A Different Take On The Penguins

Eric NaughtonCorrespondent INovember 19, 2009

PITTSBURGH - OCTOBER 2: The Pittsburgh Penguins raise their Stanley Cup Champions banner in a ceremony before a game against the New York Rangers on October 2, 2009 at Mellon Arena in Pittsburgh, Pennsylvania. Pittsburgh defeated New York 3-2.  (Photo by Jamie Sabau/Getty Images)
Jamie Sabau/Getty Images

It is Thursday, November 19th, 2009.  the Pittsburgh Penguins have completed 25.6 percent of their schedule and the only thing people can write about are the injuries.

For everybody's information, the Penguins have not lost the most "man-games" to injury.

The Canucks have lost the most.  Roberto Luongo was sidelined and returned recently. Daniel Sedin and Pavol Demitra are out and have not returned.

The Colorado Avalanche has even sustained more lost manpower and they lead the NHL as of today.

Of course, with the news that Jay McKee will be out, Pittsburgh fans might have a good case that the Pens have suffered the most.  

At one point, three top defensemen and three top forwards were out of the lineup including superstar (no, not you Max) Evgeni Malkin.  When Evgeni Malkin returned to the lineup, Chris Kunitz and Alex Goligoski sat out.

Though another blueliner will be out on Thursday, it is expected that Sergei Gonchar and Max Talbot will return to the lineup.

Now that I've gotten all of the injury nonsense out of the way, the Pittsburgh Penguins are 14-7-0 and have won two straight games.

The Penguins started the season 9-1-0 in their first ten games after a few months of "Stanley Cup hangover" talk.  They won 11 games in October, only a few other teams have done that.

The Penguins started their season 7-0-0 on the road.  When they were first dealt a road loss by the Los Angeles Kings, the Pens were 12-3-0 and already having injury problems.

I almost forgot, the Pittsburgh Penguins won the Stanley Cup in June, 2009.  They had injuries that season, too.  Sergei Gonchar returned just as Dan Bylsma took over as head coach in February.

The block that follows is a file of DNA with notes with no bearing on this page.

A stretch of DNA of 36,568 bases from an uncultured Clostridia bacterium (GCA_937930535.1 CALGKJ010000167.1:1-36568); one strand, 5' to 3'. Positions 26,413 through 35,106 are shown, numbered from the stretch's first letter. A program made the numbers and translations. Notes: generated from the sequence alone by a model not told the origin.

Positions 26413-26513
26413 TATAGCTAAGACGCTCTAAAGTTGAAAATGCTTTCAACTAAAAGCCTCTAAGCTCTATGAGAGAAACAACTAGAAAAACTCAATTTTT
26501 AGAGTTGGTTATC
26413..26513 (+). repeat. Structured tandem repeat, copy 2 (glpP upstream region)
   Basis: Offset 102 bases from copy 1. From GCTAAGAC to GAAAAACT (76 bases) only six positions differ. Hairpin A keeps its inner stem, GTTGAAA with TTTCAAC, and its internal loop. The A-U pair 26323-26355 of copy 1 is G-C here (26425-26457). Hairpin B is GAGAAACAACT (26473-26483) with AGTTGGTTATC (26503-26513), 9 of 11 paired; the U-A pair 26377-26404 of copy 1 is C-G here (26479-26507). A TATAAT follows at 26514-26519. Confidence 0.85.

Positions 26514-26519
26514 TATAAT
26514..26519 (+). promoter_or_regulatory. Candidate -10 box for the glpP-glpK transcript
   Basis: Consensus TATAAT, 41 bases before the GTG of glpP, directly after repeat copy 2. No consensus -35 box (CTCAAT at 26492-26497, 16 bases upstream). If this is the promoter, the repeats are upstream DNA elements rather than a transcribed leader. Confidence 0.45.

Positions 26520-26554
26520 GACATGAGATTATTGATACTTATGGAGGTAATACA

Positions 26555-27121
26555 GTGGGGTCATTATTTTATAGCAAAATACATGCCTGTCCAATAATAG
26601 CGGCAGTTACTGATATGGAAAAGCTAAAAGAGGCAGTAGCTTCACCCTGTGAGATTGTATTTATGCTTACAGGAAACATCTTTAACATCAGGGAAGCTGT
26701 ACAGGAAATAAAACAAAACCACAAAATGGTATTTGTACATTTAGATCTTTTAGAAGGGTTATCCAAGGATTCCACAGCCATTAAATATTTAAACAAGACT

The Penguins have a system that is shared by the parent club as well as the AHL farm team, the Wilkes-Barre/Scranton Penguins.

That system was in place when Michel Therrien coached at Pittsburgh and Dan Bylsma coached the Baby Pens.  When the Penguins were slumping, Therrien got away from the system.  When Bylsma took over in Pittsburgh, he put the system back in place and turned things around.

The Penguins organization also has a good pipeline of players and prospects.  Forwards Chris Bourque, Chris Conner and Mark Letestu have been called up and performed well.  Blueliners Deryk Engelland, Nate Guenin, and Ben Lovejoy filled in the seriously depleted defensive corps and held the fort.

If the system didn't work, these guys wouldn't do as well as they have.  The young defensemen even provided some of the winning spark in the last two victories.

A brilliant move by coach Bylsma was the return of Evgeni "Geno" Malkin.  The brilliant move wasn't Malkin's return itself, but playing Malkin and Crosby together.

"The Two-Headed Monster" as they are sometimes called, hasn't always had great chemistry the past year.  Rather than have Crosby, Malkin and Staal center depleted lines, Bylsma created a super first line to counteract big, bad Zdeno Chara.

Chara's effectiveness was curtailed by pitting him against two superstars of the game.  If he handled Crosby, Malkin would be open and vice versa.  This tactic and excellent secondary scoring gave Pittsburgh a victory and ended a four-game slide.

In the 5-2 win against Anaheim, Engelland and Lovejoy assisted on goals and the Crosby powerplay scored for the first time in 30 attempts on the man-advantage.

Today, the Penguins face the Ottawa Senators.  Ottawa didn't do too well last year, but even with Dany Heatley gone, the Sens are not going to be pushovers.

Former Penguin, Alexei Kovalev, along with Milan Michalek and Jonathan Cheechoo are new to Ottawa and fitting in pretty well.  Kovalev is credited with Mike Fisher's scoring prowess.  Daniel Alfredsson and Jason Spezza are still playing in Canada's capital and ready to put the hurt on the Pens.

Their strong defense, who never seem to be intimidated by Crosby or Malkin, are backstopped by a capable goaltender in Pascal Leclaire.

If Eric Godard is in the lineup, expect a fight with Matt Carkner who leads the NHL with nine bouts this season.

To return to the injury report, Talbot and Gonchar are likely to return while defensive bull, Anton Volchenkov, will be a scratch for the Senators.

If the Penguins play simple hockey, get bodies in front of Leclaire, get shots on net, and give Fleury some support, they have a better than good chance to win.  If they relax and think that Gonchar and Talbot's return tip the scales, the Pens might be in for a long 60 minutes in Scotiabank Place tonight.

As for the rest of the season, Pittsburgh fans can expect to see the lineup from October 2nd intact by Christmas.  Ho, ho, ho and let's go Pens!


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